To say the coronavirus (COVID-19) will impact our way of life for the foreseeable future would be an understatement.
The business landscape has changed. To reduce the risk of COVID-19 transmission, businesses are enacting semi-remote or fully-remote operations, an unfamiliar model for many.
Ondema has been a fully-distributed company, with employees in multiple states, since 2017. We’ve experimented with remote work frameworks and tools to capitalize on upsides and minimize downsides. Furthermore, the product we provide, the Workspace, is designed for collaboration independent of physical location.
We’ve done this for a bit, but are by no means experts. Our hope in sharing what’s worked for us is that it may help some businesses adapt to remote or semi-remote models in the era of COVID-19.
Research shows that remote working can be as effective as co-located working but there are “connection challenges.” According to Google’s Distributed Work Playbook, the main challenges are 1) getting connected (arranging logistics such as meeting rooms and time zones), 2) being connected (ensuring technology supports the work), and 3) feeling connected (building and reinforcing trust).
Below are some of our lessons learned in addressing these challenges.
1. Refine roles and norms
Roles in the office are usually well-defined with titles, org charts, etc. But new challenges emerge when transitioning to remote operations. It’s easy to ascertain the status of Tim’s work when you can walk over and ask him. Employees responsible for collaborating with teammates must now do so in different manners. Management must set the tone and norms for remote operations, especially if it’s a new model.
Norms set clear expectations for how teams operate, although many times they’re assumed if not explicitly stated. How will information flow? What does the decision-making process look like? What methods of communication are appropriate for different circumstances? Who needs to participate and when? What’s the process for things happening outside of normal working hours?
We encourage creating a living document of remote-work norms to be socialized with the team. This living document, owned by an individual in a leadership position, should be revisited and iterated on frequently, especially during the initial phases of remote work. We recommend weekly at first and monthly after that.
2. Embrace cloud software
If your remote-work communication strategy is built on everyone hitting “Reply All”…I’m sorry. Remote operations past minimal information flow will be wildly inefficient and subject to error. Your inbox will become the bottleneck if it isn’t already.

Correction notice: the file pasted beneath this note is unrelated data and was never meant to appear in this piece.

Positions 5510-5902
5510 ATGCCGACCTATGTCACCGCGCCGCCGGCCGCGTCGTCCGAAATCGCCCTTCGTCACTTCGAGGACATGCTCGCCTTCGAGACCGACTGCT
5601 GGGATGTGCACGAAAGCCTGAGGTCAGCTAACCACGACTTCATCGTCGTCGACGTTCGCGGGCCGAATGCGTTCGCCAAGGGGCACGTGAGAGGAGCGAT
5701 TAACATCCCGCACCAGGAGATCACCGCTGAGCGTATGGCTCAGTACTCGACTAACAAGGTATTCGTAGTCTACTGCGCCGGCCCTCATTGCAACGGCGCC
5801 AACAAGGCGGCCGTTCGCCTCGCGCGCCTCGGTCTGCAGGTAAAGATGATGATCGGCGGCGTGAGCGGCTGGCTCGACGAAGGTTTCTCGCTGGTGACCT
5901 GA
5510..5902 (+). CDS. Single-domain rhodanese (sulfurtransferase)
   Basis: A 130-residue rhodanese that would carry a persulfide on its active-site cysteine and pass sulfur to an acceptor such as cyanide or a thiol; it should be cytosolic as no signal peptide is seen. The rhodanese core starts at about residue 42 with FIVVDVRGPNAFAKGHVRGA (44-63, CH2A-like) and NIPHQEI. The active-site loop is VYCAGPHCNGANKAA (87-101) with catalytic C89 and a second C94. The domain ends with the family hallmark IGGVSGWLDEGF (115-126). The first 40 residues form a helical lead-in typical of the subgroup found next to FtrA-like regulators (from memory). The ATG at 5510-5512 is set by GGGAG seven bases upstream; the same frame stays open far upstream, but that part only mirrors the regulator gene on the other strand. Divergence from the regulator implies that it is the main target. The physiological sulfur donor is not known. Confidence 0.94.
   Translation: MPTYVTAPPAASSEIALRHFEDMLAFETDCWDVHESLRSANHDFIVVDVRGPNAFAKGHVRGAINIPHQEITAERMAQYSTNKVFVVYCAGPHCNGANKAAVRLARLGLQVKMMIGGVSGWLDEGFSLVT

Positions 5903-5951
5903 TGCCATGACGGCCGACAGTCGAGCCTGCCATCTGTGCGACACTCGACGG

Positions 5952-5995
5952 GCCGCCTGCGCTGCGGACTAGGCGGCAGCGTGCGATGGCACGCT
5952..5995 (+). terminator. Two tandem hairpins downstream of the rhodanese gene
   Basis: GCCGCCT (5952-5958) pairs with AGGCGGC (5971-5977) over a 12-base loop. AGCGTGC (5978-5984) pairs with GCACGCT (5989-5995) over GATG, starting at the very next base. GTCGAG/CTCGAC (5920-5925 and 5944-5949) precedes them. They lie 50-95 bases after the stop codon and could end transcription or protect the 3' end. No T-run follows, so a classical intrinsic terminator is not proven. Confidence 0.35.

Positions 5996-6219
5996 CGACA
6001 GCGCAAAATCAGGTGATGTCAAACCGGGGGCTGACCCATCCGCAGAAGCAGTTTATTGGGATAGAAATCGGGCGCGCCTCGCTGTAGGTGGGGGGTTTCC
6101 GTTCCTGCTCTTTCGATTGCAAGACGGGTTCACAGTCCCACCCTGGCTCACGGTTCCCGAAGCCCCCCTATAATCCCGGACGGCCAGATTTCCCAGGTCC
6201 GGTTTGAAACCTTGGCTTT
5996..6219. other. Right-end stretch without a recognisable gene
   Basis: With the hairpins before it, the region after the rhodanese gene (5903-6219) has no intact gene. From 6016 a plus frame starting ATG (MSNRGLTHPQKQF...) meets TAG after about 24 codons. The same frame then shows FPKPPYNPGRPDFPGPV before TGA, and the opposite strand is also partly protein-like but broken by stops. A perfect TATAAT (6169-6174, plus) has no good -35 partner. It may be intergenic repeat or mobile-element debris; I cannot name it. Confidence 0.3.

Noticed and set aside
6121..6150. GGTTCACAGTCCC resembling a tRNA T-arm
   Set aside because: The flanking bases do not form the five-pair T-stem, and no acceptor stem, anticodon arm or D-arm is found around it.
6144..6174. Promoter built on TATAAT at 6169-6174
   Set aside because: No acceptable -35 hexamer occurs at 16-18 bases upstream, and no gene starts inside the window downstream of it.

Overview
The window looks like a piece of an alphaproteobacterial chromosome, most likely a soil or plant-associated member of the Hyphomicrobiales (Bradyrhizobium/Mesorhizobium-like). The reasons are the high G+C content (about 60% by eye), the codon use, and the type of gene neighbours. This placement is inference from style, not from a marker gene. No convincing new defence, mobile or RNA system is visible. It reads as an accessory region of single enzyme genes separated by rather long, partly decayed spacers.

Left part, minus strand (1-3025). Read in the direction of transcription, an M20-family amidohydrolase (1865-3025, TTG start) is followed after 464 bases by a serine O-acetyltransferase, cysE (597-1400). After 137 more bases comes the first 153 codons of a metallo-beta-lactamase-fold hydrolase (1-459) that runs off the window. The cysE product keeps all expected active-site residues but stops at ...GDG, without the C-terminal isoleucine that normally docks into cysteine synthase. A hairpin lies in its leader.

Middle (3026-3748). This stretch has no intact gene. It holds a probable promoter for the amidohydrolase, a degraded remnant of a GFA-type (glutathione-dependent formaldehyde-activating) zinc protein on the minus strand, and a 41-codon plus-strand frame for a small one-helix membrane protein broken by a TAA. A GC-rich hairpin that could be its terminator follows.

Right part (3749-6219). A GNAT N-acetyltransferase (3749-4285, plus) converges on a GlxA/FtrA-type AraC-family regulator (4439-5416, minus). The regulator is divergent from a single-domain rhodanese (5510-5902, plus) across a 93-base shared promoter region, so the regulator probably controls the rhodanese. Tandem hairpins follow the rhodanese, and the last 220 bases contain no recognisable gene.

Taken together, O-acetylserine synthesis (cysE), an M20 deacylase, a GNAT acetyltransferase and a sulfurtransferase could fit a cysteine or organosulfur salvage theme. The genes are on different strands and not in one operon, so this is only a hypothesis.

The cloud has revolutionized the reliability, speed, and cost-effectiveness of business value delivered through software. If your business isn’t leveraging these tools to A) build operational flexibility and B) enable productive (remote) work, it’s negatively affecting the ability to compete now and in the future, let alone operate productively during a pandemic. I don’t say that lightly.
Ondema uses cloud software for everything from daily communication to workflow prioritization to automating payroll. We’ve experimented with many tools and settled on a foundational few, listed below. (We use more cloud tools for development; our focus for this piece is on general collaboration and productivity tools).
Meetings – we use Zoom for internal and external meetings. After trying out different solutions, we selected Zoom for its simplicity and reliability with voice, video, and screen-share.
Communication – we’ve used Slack for years. It’s easy to see who’s online and in work mode, organize communications around topics instead of recipients, integrate other applications, and collaborate. Implementing Slack has cut down email traffic by 80% and greatly improved timely information flow.
Workflow – we’ve used our product the Workspace to prioritize, assign, track, and communicate around specific work for 2+ years. More on that below…
3. Make work visible
We are a massive proponent of making work visible for any type of operational model, be it co-located or remote. So what does it mean to “make work visible?”
Dominica DeGrandis authored the brilliant book Making Work Visible: Exposing Time Theft to Optimize Work and Flow. In it, she describes how to design and use a tried-and-true system to do five things: